- A behavioral treatment of young migranious and nonmigranious headache patients
- Prediction of treatment success
- International Journal of Behavioral Medicine
- Volume | Issue number
- 4 | 4
- Number of pages
- Document type
- Faculty of Social and Behavioural Sciences (FMG)
- Psychology Research Institute (PsyRes)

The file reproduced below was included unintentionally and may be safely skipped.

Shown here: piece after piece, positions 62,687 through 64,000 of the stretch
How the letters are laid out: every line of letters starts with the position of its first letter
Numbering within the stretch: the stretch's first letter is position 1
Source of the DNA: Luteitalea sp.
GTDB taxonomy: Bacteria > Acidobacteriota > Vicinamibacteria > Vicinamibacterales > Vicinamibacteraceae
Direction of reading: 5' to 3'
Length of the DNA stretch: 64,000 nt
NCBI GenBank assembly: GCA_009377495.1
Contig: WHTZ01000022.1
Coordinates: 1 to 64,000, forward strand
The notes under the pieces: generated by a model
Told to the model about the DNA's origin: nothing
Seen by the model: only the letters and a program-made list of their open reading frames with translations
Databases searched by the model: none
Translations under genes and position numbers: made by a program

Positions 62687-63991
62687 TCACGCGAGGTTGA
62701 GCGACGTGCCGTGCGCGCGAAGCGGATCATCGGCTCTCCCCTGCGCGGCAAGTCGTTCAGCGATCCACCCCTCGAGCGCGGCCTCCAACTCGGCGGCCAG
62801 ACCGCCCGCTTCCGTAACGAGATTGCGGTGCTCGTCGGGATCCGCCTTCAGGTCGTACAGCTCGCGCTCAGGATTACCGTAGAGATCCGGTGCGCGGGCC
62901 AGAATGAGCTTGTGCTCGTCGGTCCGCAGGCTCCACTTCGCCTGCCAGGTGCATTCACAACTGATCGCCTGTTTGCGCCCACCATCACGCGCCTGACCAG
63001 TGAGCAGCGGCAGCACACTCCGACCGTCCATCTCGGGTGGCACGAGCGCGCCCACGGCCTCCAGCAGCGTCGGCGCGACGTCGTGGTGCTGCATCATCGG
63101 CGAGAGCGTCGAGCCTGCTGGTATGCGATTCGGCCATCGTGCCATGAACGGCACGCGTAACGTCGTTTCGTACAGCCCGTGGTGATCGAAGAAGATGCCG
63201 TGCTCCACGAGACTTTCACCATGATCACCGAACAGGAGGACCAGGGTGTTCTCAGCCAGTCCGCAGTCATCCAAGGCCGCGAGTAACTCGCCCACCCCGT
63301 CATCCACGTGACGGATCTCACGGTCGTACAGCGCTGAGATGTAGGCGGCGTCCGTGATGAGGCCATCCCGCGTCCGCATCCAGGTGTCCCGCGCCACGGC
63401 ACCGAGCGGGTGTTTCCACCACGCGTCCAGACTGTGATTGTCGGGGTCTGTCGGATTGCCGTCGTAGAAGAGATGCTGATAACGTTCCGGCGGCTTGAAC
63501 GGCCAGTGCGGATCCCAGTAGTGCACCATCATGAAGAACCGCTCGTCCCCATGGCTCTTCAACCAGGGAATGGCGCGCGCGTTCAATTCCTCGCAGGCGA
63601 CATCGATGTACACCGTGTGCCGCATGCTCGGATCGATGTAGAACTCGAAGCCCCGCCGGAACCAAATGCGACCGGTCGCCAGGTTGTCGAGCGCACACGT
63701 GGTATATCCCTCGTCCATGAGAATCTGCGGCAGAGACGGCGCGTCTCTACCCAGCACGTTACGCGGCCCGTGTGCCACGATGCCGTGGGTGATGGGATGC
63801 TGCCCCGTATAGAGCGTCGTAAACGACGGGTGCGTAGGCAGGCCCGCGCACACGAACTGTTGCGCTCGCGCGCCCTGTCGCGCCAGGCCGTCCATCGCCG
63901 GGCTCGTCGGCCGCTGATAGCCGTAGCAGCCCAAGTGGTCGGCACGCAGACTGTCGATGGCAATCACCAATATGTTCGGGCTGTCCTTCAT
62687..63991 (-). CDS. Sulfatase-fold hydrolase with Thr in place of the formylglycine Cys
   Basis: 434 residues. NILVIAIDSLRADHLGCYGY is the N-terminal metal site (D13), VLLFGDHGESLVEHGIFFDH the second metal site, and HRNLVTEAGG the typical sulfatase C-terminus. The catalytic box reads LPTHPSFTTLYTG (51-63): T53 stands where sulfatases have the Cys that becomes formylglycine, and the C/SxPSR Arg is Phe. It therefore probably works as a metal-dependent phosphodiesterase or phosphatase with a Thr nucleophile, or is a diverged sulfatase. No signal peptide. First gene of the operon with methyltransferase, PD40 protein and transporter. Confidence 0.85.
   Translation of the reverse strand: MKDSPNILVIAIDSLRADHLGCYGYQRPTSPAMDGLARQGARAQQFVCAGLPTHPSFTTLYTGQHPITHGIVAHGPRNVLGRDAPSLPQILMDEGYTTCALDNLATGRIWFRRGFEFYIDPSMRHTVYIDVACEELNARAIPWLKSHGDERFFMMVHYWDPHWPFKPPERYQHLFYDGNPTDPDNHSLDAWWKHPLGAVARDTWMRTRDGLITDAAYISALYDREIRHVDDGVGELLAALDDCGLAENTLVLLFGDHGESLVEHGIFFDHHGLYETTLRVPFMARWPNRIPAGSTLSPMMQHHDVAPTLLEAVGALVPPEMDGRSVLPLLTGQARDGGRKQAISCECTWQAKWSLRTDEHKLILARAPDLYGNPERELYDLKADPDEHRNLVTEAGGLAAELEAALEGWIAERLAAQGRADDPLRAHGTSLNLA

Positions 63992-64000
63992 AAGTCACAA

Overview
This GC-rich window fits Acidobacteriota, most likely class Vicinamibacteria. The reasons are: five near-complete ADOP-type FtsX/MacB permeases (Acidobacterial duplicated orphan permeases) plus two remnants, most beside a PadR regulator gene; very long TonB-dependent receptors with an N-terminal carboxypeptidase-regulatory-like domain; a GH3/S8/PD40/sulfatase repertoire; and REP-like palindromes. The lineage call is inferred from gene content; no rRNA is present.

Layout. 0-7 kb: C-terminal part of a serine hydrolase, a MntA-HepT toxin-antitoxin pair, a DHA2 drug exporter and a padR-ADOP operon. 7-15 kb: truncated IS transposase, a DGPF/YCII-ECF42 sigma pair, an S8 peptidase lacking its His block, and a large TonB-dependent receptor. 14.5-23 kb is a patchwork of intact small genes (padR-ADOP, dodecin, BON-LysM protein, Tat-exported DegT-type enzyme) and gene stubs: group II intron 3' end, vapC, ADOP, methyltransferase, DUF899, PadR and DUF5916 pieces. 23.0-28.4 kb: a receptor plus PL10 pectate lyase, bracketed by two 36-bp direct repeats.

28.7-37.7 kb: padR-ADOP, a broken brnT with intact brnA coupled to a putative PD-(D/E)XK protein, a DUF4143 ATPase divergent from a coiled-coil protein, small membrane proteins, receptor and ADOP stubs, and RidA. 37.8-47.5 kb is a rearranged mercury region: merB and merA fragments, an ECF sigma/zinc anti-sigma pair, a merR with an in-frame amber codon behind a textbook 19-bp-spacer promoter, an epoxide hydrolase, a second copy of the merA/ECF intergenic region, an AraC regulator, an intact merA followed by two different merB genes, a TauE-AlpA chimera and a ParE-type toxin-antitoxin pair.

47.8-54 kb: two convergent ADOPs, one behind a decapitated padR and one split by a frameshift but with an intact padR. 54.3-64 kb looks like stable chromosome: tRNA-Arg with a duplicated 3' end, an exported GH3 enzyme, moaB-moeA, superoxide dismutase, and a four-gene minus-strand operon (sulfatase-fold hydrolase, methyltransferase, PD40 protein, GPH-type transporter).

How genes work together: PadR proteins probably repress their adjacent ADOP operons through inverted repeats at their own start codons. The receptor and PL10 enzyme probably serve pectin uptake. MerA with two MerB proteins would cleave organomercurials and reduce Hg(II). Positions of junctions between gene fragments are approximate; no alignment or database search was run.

We evaluated the outcome of a behavioral treatment package in a clinical selling with a group of young (age: 12-22) headache patients, suffering from migrainous or nonmigrainous. Comparison between the experimental (n = 24) and the waiting-list control group(n = 15) showed a treatment effect on headache frequency and on the headache index. Using a 50% reduction in the headache activity as a criterion for clinical improvement, 52% of the participants in the experimental group had improved clinically at the end of the treatment. The treated participants were found to have maintained significant improvement at 1-year follow-up. The treatment effect was significantly higher for nonmigrainous headache patients than for migraineurs. The most important background predictor of outcome was duration of headache history: youngsters with a longer headache history profited less by the treatment than youngsters with a shorter headache history. Family predictors of pre-post improvement were maternal rewarding of illness behavior and mother-child relationship. Those youngsters who reported more rewarding and/or a more positive mother-child relationship profited less by the treatment than those who reported less rewarding and/or a less positive mother-child relationship. We conclude that therapists treating young headache patients should be alert to pain-rewarding patterns in the family.
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